Harry Potter and the Order of the Phoenix
I just re-read my comments on the first four films, and there’s a funny thing. I rated #4 the best of the lot … and I can’t really remember much about it. I’ve been a fan of both the books and the movies, and I’m waiting along with everybody else for HP and the Deathly Hallows. (I don’t think Harry will die, do you?) So … why didn’t this one excite me more?
I scanned some other reviews, and the ones who had a bone to pick mostly didn’t like that this one was so dark. (In both the figurative and literal senses; I had a hard time seeing what was going on a lot of the time.) Of course, the book was dark. The whole series is getting darker as it goes along, as it should. The first one was nothing but fun, in spite of the dangers involved. These were kids, they were studying magic, everything was delightfully wonderful. What’s not to like? Wouldn’t you like to go to Hogwarts, even if an evil mastermind was out to kill you? Sign me up, I’ll take my chances.
Now the kids are growing up, almost grown, and if we want to get metaphoric—which Rowling isn’t shoving down our throats, but I think it’s entered her mind—this is a tough time even if you’re not engaged in a life-and-death struggle with the Prince of Darkness. Hell, struggling with your own hormones is scary enough. As we move from childhood, many things become a lot less fun, and that may be sad, but it’s a fact. It is entirely right and proper that as her initial audience of 10 to 14-year-olds mature, the books should grow more adult along with them. It was inevitable that, as Harry was never intended to remain young forever, like Nancy Drew or Tom Swift, and the author intended all along that he would grow into a man’s estate, the mood would get more serious.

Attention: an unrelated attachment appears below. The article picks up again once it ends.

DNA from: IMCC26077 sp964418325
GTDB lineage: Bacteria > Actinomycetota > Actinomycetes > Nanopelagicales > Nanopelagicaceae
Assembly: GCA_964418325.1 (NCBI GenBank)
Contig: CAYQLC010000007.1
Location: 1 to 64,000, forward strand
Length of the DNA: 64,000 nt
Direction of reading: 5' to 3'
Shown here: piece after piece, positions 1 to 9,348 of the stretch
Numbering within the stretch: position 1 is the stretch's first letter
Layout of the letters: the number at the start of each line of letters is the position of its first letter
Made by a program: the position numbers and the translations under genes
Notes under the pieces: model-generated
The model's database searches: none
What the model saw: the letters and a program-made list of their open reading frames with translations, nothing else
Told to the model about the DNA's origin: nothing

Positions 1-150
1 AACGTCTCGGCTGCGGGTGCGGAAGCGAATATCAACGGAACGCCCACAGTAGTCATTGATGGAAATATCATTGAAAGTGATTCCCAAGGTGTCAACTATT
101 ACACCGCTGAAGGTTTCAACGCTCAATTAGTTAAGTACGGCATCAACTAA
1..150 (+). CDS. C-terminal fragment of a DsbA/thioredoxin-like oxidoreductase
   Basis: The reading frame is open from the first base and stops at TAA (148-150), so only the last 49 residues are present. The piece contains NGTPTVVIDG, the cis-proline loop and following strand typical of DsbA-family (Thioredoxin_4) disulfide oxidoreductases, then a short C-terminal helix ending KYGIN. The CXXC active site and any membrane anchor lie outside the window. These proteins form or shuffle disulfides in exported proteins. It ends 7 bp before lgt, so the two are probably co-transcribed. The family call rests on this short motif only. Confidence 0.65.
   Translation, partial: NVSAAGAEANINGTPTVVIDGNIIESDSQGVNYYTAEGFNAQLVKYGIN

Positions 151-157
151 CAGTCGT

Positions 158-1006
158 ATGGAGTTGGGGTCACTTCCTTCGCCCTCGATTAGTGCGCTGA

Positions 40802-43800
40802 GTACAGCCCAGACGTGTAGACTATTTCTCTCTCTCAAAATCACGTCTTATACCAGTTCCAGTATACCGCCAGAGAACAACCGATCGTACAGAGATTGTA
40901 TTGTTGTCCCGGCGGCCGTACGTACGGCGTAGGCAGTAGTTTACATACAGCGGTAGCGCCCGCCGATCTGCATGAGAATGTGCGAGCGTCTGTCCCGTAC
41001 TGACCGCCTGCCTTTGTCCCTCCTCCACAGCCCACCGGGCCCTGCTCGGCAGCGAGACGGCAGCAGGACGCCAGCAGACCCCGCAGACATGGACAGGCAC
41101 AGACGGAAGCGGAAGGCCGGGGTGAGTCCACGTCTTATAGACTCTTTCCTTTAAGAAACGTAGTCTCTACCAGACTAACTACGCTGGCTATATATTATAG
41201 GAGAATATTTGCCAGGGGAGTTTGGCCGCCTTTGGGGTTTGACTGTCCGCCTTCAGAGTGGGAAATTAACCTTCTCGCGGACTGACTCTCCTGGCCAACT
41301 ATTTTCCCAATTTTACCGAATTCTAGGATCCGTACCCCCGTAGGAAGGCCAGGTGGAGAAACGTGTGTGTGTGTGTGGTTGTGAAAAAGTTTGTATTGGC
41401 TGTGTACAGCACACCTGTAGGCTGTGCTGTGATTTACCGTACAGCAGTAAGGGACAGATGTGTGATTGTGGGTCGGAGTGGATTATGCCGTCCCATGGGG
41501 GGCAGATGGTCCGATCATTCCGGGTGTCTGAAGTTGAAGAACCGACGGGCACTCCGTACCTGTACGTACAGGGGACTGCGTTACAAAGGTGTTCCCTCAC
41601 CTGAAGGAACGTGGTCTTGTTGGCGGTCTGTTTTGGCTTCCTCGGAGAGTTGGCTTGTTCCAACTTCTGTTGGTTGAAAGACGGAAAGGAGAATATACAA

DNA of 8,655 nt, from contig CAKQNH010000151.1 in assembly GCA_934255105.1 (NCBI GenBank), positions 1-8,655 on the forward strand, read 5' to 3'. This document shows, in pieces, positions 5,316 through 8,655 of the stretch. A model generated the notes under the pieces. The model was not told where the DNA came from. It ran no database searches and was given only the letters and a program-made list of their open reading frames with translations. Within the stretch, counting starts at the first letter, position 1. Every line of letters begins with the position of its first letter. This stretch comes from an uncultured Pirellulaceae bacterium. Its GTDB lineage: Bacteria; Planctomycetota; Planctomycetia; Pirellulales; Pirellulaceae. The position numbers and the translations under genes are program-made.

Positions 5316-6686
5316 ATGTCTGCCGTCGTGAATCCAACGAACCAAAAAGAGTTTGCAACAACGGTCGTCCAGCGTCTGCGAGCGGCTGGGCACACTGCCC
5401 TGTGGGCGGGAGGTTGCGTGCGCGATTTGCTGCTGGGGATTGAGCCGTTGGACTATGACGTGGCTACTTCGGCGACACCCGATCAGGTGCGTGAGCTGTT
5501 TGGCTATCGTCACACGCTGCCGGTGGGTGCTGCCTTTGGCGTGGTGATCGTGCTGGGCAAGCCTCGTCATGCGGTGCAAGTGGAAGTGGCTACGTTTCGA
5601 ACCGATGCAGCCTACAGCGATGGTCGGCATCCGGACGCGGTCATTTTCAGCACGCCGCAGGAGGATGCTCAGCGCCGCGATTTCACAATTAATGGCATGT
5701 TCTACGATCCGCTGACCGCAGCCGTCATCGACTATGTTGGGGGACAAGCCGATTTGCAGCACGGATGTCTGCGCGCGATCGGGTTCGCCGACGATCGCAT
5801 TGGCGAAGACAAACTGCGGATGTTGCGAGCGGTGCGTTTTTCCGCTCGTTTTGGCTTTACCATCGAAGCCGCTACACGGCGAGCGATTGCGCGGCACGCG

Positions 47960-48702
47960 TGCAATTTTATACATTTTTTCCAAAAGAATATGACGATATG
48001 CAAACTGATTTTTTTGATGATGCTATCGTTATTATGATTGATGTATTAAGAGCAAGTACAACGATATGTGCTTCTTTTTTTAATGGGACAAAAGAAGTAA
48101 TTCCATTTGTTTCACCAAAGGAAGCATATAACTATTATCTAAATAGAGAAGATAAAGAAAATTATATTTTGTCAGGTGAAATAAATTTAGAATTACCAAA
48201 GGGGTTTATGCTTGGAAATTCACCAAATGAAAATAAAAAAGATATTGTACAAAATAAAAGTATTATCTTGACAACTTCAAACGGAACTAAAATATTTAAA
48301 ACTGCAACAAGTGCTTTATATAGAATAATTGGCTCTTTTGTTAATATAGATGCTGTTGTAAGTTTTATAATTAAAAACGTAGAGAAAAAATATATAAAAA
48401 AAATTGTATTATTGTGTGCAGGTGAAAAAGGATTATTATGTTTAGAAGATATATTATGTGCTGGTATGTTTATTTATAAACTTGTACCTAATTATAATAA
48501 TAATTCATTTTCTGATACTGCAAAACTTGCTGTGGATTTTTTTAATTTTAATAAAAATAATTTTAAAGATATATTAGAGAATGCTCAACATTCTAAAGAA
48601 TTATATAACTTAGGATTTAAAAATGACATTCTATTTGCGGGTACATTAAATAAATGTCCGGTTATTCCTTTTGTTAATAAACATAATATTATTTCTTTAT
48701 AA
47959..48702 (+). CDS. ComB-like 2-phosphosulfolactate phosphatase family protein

But I miss something, and I guess it’s just the sense of fun. I know that’s unfair, and how many jokes can you make about any-flavored-jellybeans? How many times can you re-capture the wonderful whimsy of owls delivering the mail? The answer is: Not forever. And it’s sad, as I guess all lost innocence is sad.
I didn’t love this movie. It’s not bad by any means, but I didn’t gasp in delight.
Something else: We saw this at the drive-in, and a couple of times I looked around at the three other screens to see the tiny, far-away action playing out there. Transformers. Live Free or Die Hard. The Fantastic Four: Rise of the Silver Surfer. Pirates of the Caribbean: At World’s End. How did we come to this? Okay, it’s summer, it’s a drive-in, what did I expect, okay, okay, okay. But special effects used to be in aid of the plot. When did we tip over the edge to the point that the SFX now drive the plot? Are the only reason for the existence of the plot? I’ve given up railing about making movies out of comic books (or “graphic novels,” as their apologists sometimes call them), but when did we start making movies about toys, fer chrissake? What’s next? Attack of the Lego Creatures? Erector Set: The Movie?
Bigger is no longer better, at least not in my book. For a while, that worked. What new CGI creations do you have to show me, Hollywood? Oh, boy, that was snazzy, I’ve never seen that before! Now … yawn. Been there, done that. There is nothing new you can show me, Hollywood, nothing at all. You’ve reached the limits of CGI. I’ve fucking seen it all. I am not even tempted to see Transformers. So they change shape and fight a lot. Big deal. Now how about giving me a story that means something?
The Harry Potter series is still delivering on the story, but it’s also getting caught up in its own dazzle. It happened with Star Wars. The first was sheer WOW!!!! The second, gee whiz. By the time Return of the Jedi came around, I was feeling dissatisfied and wasn’t sure why. Now I know. I’m bored!! Oh, right, here it comes, another goddam stinkin’ light saber duel. Five minutes of screen time, the CGI people can do it in their sleep now, they can phone it in. Time for a snooze, wake me when it’s over. And you know what? One more scene of wizards hurling light at each other from the tips of their wands and shouting “Expectorate!” is just a goddam stinkin’ light saber duel, too. It’s too bad that it’s the dramatic climax of this film, because I was … bored. Spitless.